Includes More than $20 Million for Maintenance at Lake Sakakawea and Garrison Dam
WASHINGTON, D.C.–Senator John Hoeven, R-ND, announced more than $35 million in U.S. Army Corps of Engineers’ funding that he worked to secure for water management and sewer projects across North Dakota. This comes in addition to the $437 million and $61.45 million awards that Hoeven announced earlier for flood protection projects in the Red River Valley and Souris River Valley, respectively. Further, the awards include $20.15 million for maintenance of Corps facilities at Garrison Dam and Lake Sakakawea, including recreation areas.
Hoeven recently advanced this priority in a letter to Colonel Himes, Commander of the Army Corps’ Omaha District, as well as in a meeting with Brigadier General Peter Helmlinger, Commander of the Army Corps’ Northwestern Division. The senator also worked to include report language in annual appropriations legislation directing the Corps to work with local stakeholders on a long-term sustainable plan to restore and maintain recreational facilities near Lake Sakakawea and Lake Oahe.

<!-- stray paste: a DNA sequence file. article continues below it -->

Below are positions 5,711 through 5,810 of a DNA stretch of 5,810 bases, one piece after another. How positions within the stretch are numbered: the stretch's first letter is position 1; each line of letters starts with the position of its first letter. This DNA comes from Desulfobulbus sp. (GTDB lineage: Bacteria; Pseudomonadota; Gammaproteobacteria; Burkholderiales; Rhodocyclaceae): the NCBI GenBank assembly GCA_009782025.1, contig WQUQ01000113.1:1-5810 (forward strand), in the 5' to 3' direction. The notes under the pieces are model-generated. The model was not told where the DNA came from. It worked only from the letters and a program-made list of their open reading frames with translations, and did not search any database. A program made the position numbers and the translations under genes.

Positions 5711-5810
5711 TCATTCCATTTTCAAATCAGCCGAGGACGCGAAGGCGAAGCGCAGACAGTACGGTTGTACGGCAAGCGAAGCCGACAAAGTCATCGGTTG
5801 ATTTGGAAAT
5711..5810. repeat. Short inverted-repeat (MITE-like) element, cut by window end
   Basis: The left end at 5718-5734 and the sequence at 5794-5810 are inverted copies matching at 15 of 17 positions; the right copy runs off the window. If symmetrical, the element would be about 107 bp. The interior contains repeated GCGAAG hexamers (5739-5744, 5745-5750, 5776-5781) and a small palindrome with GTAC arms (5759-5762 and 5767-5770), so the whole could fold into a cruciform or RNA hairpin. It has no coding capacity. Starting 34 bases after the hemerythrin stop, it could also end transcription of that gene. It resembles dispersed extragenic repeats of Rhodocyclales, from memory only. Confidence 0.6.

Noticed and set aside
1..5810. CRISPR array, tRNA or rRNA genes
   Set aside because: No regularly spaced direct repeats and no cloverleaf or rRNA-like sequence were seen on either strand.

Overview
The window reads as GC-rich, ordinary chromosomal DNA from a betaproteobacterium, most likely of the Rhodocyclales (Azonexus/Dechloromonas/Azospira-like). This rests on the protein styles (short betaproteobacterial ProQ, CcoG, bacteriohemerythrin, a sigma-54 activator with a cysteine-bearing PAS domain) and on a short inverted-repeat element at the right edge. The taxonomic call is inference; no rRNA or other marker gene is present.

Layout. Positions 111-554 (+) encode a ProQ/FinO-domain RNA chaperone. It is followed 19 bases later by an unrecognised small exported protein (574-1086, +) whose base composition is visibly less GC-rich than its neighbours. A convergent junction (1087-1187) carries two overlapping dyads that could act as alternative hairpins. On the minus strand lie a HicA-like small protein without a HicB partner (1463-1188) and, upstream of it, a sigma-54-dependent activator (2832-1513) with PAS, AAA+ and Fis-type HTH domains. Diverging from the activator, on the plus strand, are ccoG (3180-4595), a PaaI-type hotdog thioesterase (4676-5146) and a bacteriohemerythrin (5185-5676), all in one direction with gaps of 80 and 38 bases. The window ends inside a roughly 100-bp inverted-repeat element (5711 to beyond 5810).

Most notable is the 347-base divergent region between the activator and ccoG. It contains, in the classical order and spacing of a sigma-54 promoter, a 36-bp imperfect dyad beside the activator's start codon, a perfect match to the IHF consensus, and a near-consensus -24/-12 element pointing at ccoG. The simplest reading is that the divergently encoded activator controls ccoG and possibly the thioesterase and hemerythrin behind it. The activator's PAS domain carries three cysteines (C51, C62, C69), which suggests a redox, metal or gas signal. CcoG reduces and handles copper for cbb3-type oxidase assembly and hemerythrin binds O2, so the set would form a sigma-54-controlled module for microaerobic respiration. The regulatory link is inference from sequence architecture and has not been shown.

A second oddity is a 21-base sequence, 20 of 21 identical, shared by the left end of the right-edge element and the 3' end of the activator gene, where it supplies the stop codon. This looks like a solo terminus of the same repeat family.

“This is an important investment that will enable the Corps to maintain Garrison Dam and make needed updates to recreational areas at Lake Sakakawea,” said Hoeven.
Details of the additional funding awards are below:
Operations, Maintenance & Construction Funding
- Sheldon Road Bridge – $745,000
- Lake Ashtabula and Baldhill Dam – $300,000
Section 594 Program for Small & Rural Communities
- Aneta Water and Sanitary Sewer Project – $4,887,500
- Enderlin Water Supply – $3,800,000
- Cando Sanitary Sewer System Replacement – $3,275,000
- City of Medina Water and Wastewater Phase II Improvements – $2,250,000
As a member of the Senate Energy and Water Development Appropriations Committee, Hoeven has worked to support funding for the Corps Section 594 program, which has previously supported needed upgrades to rural water and sewer systems in communities like Kindred, LaMoure, Petersburg and Medina.
“Funds announced today by the Army Corps of Engineers are investments in communities across North Dakota,” said Hoeven. “Whether to manage water levels or ensure clean water for communities, projects like these are critical to our quality of life. Today’s funding helps ensure these systems are updated and can serve families and businesses in the region for years to come.”